Chef Mike’s Picnic Basket Easter
Hey this is your friend, Mike Baruch, wishing you all good health and cheer. Congratulations to Jaga and Nancy for all their hard work in giving our young generation a forum to toss around new and refreshing ideas about Polish heritage and culture. I wish we all lived closer together so we could have a true Polish summit centered around food.
With Easter around the corner, I’ve been deluged with e-mails from around the country asking advice about lighter and healthier recipes with which to celebrate the occasion. Hmmm! Good question Thaddeus Kosciusko. What’s a Polish kid to do? Alright, check this out. I’m going to be on the road over the Easter holiday up North so I’ve decided to do Easter at the beach or any obliging picnic table I can find. I’m going to entertain a few local wine owners I know so I needed to come up with a menu that could be prepared a day or two ahead of time, packed up in a cooler, and brought to a destination. Hope you enjoy my Easter menu!
EASTER BASKET AT THE PARK
SPICED PICKLE SPEARS
Spiced Pickle Spears
Don’t be fooled by the spices for the brine, the pickles turn out crisp and delicious. This is a quick pickle recipe.
Wash the pickles and dry. Place the garlic cloves and fresh dill into the bottom of a 2 quart wide mouth pickling jar. Cut 5 of the pickles in half and leave 5 whole. Arrange the spears and the whole pickles to fit in the jar. Place the remaining ingredients into a sauce pan, bring to a boil, stir then remove from the fire to completely cool. When the brine is completely chilled, pour over the pickles, seal the jar and refrigerate for 2 to 3 days before using. Be sure to shake the jar every couple of hours.
Beet Pickled Eggs
Polish farmers back in the day used to color Easter eggs with beet juice. This old and dear recipe needs no intro, just give it a try.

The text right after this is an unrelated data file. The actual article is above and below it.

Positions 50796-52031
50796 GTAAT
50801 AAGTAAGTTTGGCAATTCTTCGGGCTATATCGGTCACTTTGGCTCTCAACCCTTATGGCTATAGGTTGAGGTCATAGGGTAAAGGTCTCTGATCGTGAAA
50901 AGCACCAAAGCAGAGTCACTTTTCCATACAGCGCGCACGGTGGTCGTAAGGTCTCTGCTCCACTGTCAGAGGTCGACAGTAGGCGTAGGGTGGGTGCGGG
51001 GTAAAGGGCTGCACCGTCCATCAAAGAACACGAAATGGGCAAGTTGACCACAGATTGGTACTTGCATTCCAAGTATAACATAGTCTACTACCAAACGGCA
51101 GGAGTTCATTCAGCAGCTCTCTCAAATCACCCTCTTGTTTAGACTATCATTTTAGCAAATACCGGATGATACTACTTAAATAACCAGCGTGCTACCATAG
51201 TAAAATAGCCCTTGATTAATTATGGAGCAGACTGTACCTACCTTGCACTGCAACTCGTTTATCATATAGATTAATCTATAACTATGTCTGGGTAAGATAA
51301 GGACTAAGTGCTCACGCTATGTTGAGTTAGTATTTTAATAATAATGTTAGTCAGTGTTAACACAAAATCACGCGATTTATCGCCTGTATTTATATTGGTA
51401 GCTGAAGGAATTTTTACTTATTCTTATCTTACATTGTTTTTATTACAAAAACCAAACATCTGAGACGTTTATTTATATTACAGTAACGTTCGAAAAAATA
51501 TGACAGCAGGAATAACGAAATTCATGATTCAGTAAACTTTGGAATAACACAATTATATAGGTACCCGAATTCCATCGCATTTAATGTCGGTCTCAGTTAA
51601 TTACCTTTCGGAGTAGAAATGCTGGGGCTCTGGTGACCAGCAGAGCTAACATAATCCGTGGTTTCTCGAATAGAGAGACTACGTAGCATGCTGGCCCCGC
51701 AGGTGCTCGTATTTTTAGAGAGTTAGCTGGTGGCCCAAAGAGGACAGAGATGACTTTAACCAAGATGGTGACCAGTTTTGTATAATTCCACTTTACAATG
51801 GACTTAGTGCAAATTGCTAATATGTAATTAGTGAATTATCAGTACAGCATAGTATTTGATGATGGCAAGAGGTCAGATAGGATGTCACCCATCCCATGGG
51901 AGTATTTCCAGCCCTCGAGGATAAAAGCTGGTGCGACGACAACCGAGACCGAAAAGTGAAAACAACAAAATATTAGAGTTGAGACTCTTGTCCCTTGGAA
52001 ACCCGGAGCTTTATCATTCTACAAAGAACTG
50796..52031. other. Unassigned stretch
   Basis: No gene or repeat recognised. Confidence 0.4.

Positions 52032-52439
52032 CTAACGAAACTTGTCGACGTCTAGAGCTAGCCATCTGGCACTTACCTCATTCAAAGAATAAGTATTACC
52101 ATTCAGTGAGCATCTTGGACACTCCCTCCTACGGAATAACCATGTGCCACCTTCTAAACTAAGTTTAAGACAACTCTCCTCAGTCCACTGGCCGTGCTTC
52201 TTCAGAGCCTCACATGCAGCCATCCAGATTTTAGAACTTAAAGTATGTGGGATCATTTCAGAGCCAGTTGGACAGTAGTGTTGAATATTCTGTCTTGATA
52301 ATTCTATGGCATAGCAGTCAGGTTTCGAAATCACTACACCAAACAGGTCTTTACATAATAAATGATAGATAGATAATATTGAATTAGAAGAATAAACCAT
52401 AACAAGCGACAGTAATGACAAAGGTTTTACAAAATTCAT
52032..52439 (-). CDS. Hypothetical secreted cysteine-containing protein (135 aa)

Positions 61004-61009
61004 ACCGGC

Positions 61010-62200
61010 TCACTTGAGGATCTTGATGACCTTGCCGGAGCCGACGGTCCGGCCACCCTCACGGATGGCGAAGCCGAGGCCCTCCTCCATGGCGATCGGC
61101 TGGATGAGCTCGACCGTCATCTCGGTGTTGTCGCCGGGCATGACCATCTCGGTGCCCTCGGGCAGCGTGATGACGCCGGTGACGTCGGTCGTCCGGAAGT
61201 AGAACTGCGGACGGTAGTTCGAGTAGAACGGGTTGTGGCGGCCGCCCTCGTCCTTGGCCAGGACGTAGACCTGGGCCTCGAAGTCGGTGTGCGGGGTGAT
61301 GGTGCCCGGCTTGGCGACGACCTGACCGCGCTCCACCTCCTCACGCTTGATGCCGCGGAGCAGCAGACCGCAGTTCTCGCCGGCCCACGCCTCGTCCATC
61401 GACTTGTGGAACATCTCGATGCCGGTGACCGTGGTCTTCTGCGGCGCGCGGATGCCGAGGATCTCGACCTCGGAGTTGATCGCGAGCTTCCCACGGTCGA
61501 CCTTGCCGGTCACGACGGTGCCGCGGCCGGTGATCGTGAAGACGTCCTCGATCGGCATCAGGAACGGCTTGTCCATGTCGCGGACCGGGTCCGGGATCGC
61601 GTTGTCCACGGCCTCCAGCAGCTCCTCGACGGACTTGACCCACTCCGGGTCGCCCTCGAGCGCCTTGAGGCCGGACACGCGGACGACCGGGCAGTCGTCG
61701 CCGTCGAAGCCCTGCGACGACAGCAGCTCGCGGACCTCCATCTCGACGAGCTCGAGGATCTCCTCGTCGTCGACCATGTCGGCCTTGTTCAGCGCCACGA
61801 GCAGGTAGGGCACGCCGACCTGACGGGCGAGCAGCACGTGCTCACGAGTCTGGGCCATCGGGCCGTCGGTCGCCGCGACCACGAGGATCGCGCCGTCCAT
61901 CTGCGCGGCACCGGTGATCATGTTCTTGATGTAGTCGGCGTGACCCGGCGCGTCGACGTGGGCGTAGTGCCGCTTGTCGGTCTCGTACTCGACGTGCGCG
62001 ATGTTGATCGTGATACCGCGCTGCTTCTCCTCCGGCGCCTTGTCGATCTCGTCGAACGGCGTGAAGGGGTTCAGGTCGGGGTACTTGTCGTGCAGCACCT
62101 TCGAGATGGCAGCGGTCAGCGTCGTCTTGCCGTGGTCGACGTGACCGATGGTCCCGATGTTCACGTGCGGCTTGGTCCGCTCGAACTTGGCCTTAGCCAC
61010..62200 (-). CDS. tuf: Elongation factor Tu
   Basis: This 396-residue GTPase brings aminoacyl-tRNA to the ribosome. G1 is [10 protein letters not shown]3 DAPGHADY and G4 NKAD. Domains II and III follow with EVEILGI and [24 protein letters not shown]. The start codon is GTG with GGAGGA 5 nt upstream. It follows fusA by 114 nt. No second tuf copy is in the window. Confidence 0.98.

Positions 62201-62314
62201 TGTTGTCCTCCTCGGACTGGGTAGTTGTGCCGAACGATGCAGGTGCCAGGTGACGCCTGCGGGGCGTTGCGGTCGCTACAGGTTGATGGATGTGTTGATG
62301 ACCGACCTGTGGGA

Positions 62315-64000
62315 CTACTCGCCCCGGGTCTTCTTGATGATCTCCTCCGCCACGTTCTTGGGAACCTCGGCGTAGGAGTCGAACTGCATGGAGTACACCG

Place the hard-boiled eggs into a clean 2-quart pickling jar. Put the remaining ingredients into a small sauce pan, bring to a boil, then simmer slowly for 5 minutes. Remove from the fire and let sit until completely cooled. Strain the liquid over the eggs, seal the jar and refrigerate for 3 to 4 days before using.
This Polish, Bohemian, Hungarian recipe has been around for years and is traditionally served at Easter time. Canned prune plums or thick plum jam can be substituted.
Cook the potatoes in their skins in lightly salted water, peel and rice while still warm. When the riced potatoes are cool, mix with the egg, salt and butter, add the flour and knead the dough until it comes together in a ball. Let rest 30 minutes.
Cut the plums into quarters, discard the pit, sprinkle with the vanilla sugar, lemon juice and cinnamon then mix to combine.
On a lightly floured work surface, roll out the dough into a big circle. Using a round cookie cutter, divide the dough into 16 equal pieces. Into the center of each circle place a marinated plum, fold over pierogi style and cook in a pot of lightly salted water for 6 to 7 minutes, then drain.
Heat in the butter in a large non-stick skillet and sauté the drained pierogi for 2 to 3 minutes until lightly brown and serve cold with a sprinkling of powder sugar.
PLEASE CONTINUE TO THE NEXT PAGE FOR MORE RECIPES FROM THIS DELICIOUS EASTER MENU!
This menu and the recipes were provided by Michael Baruch (e-mail Chef Mike)
Chef Mike's wonderful cookbook with recipes is available from Barnes and
See Chef Mike's recipes for Lazy Man's Pierogi and Bigos (Hunter's Stew). Check Polish food Recipes and Polish food stores & link to online sites with recipes in Polish Culture. Look at Polish Cooking Books and Recipes Store. Check also articles about Herbs, Fruit and Vegetables in Polish Cuisine and about the history of Polish food.
Return to the Polish Culture Website or the Polish Culture SITE MAP, which includes all articles classified according to topic. See other Easter articles.